While fighting to save children from the evil General Uma, Victor Stone’s wish to be human again is granted! But is he willing to sacrifice his last chance to live a normal life if that’s what it takes to rescue the children? Or will he save himself and give up his own immortal soul in the bargain?
Cyborg # 20
Writer: Kevin Grevioux
Artist: Cliff Richards
Colorists: Ivan Nunes & Gabe Eltaeb
Letterer: Rob Leigh
Cover Artist: Simone Bianchi
Editors: Brian Cunningham & Harvey Richards
Publisher: DC Comics
What You Need to Know:
Cyborg and Sarah Charles are on a scientific expedition for S.T.A.R. Labs at a small village called Magnur in The Sudan. They find a magic rhino horn that summons a genie who grants wishes so Cyborg wishes to be fully human again. A local warlord named General Uma is using children to make wishes with the horn in order to avoid the karmic backlash that results when wishes are made. A child makes a wish for him and his friends to be free of Uma. When Uma is forced to grant them their freedom, all the kids walk out of the village and right into a minefield, killing them all. Cyborg, Sarah, and local physician Nailah are also caught in the blast.
What You’ll Find Out:
General Uma and the G.U.R. (Guardians of the United Republic) soldiers order children to keep mining gems from the meteorites surrounding the village. One of the children is caught stealing and is shot.
Victor Stone AKA Cyborg wakes up a short distance away in the minefield that just blew up. Nailah excoriates Vic for using the horn in the first place and setting events into motion that caused the village children’s deaths. Vic is wracked with guilt so he insists he has to use the magic rhino horn to wish the children back to life.
Nailah hits him to stop him from using the horn and prevent yet another unintended catastrophe, but Vic hits her back and refuses to stop. All the kids instantly turn into flesh-eating zombies.
It is a bizarre and grim scene that only serves to make Cyborg look like a self-centered jackass.
Nailah gets bitten and immediately turns into a zombie. Vic and Sarah run for their lives. For the next 3 pages, Vic goes on his umpteenth whine-fest about how hard his life is and how everything is terrible and it’s all his fault. And Sarah rips him to shreds…
While Sarah’s rebuke of Vic’s behavior is laudable and long overdue, there is nothing accomplished by 14 panels of Vic whining and complaining and Sarah lecturing him with the same points hammered on repeatedly. Calling out Vic’s immaturity and self-pity (a characterization that was already tired and boring a year ago) and trying to get him to stop it could’ve been accomplished in a page or 2 at most.
Anyway, so Vic’s wish comes true and everything that has been happening for the past 2 issues is undone and reset back to when they found the magic rhino horn. My reaction to that is, who cares?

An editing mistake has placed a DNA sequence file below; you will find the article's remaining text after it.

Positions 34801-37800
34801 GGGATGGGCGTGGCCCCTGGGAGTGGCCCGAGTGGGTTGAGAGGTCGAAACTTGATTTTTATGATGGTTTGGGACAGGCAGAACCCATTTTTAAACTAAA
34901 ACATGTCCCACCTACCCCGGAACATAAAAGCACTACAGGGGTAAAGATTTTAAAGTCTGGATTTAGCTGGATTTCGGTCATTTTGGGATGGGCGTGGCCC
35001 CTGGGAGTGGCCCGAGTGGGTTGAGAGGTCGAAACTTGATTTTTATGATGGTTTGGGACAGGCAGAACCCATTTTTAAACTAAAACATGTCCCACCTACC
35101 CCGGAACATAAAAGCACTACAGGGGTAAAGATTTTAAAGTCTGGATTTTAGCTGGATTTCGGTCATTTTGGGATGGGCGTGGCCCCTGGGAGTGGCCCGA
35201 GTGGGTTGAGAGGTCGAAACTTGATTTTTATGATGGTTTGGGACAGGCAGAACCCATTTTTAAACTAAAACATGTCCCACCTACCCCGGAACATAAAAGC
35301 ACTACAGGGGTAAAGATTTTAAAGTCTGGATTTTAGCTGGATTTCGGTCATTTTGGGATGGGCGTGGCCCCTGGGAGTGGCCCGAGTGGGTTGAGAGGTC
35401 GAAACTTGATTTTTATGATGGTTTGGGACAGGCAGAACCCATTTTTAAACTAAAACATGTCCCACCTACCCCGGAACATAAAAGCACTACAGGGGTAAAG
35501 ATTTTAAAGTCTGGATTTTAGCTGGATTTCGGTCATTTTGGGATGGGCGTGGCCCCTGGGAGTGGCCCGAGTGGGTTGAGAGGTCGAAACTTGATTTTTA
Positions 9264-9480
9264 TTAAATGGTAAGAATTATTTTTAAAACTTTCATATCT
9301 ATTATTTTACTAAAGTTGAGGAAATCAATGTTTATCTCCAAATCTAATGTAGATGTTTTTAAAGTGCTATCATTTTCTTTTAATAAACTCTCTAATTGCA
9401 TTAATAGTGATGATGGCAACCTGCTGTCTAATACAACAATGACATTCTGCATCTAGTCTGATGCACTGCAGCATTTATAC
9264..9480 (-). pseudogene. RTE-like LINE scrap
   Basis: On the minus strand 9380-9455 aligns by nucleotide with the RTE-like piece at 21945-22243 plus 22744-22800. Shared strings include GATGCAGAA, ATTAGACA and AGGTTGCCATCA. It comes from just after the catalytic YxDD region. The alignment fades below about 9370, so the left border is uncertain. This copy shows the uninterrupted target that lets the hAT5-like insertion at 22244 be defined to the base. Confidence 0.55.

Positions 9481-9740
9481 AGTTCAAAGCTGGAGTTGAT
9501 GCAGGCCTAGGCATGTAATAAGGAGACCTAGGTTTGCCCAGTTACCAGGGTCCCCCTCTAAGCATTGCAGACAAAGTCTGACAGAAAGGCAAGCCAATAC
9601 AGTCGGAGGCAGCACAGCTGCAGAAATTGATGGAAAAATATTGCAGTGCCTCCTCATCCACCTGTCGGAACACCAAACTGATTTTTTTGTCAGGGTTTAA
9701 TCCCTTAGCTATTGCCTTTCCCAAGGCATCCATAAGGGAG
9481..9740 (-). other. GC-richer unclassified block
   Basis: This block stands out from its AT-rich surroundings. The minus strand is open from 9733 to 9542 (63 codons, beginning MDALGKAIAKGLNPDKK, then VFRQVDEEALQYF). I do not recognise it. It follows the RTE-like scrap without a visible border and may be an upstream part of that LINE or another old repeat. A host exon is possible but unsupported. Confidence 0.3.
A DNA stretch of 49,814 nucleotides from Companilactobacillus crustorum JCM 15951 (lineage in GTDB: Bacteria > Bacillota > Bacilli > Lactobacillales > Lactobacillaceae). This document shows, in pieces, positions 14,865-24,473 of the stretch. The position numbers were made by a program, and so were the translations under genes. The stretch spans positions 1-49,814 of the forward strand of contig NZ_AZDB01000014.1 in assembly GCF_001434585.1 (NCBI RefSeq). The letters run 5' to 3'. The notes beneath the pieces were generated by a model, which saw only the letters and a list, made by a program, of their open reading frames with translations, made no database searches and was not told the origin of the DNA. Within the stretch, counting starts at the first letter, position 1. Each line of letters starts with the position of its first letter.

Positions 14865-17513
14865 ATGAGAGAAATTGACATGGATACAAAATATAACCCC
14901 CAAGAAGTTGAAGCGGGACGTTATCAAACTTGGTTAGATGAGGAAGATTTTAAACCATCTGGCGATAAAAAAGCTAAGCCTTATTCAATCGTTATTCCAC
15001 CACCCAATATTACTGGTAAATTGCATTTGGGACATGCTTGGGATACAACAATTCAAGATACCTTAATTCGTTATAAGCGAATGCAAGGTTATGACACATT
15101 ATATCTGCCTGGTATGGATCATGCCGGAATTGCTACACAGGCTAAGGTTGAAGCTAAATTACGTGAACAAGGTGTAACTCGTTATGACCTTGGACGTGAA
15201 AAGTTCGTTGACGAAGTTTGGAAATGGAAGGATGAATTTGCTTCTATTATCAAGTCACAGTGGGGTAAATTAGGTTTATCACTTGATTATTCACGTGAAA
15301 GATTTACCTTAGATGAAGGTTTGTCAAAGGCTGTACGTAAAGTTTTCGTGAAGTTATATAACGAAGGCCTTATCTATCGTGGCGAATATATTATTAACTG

Vic is Cyborg again and fights General Uma and the G.U.R. soldiers. They try to shoot Sarah and Nailah pushes her out of the bullet’s path. So Nailah is dead again. Killing her twice in 12 pages dulls any and all emotional impact from her passing rendering her character’s fate hollow and meaningless.
And NOW the genie shows up again to lecture Cyborg on love, fate and what God has ordained. He ends with tedious boilerplate about how life is a gift and that you thank God by how you live. The way that dialogue was written is clumsy, uninspiring and lacks heartfelt emotion.
With that, Victor Stone answers, “I’ll never forget again” and the genie flies away.
What Just Happened?
This is the last issue of Cyborg Rebirth.
I was cautiously optimistic when this series relaunched last year. Unfortunately, DC’s 2nd attempt at an ongoing monthly book for Cyborg was even worse than the previous one. Cyborg, like Wonder Woman, has never gotten the respect and attention he deserves from DC executives. They don’t know what to do with him or Wonder Woman—as is the case with most titles from DC and Marvel featuring female and minority lead characters.
The whole series kept going back to the same theme of Cyborg questioning his own humanity and beating it like a dead horse. It was a one-note, monochrome characterization that had no shades of grey, no fresh insights and never gave fans a deeper analysis of Victor Stone as a person. Every single issue simply replayed the exact same lines of dialogue about Vic doubting if he was a real person with little or no variation.
His relationships with his father and Sarah Charles never grew or changed. Several potentially-exciting supporting characters were introduced, but nothing was done to significantly expand either their personalities or their roles in Cyborg’s life. The sole bright spot on this series was it managed to have some wonderful artists: Will Conrad, Paul Pelletier, Allan Jefferson, Cliff Richards and more.
Rating: 5.5 / 10
A series that started off with real promise finally crawls to its wretched end. The 2nd monthly Cyborg series had far worse writing than the slightly stronger New 52 one that preceded it.
Hopefully, the next time DC gives Cyborg another shot at an ongoing monthly, he will be blessed with a writer or writers who are more inspired by the character and with a bolder vision to give Victor Stone his long overdue chance at a truly legendary run.
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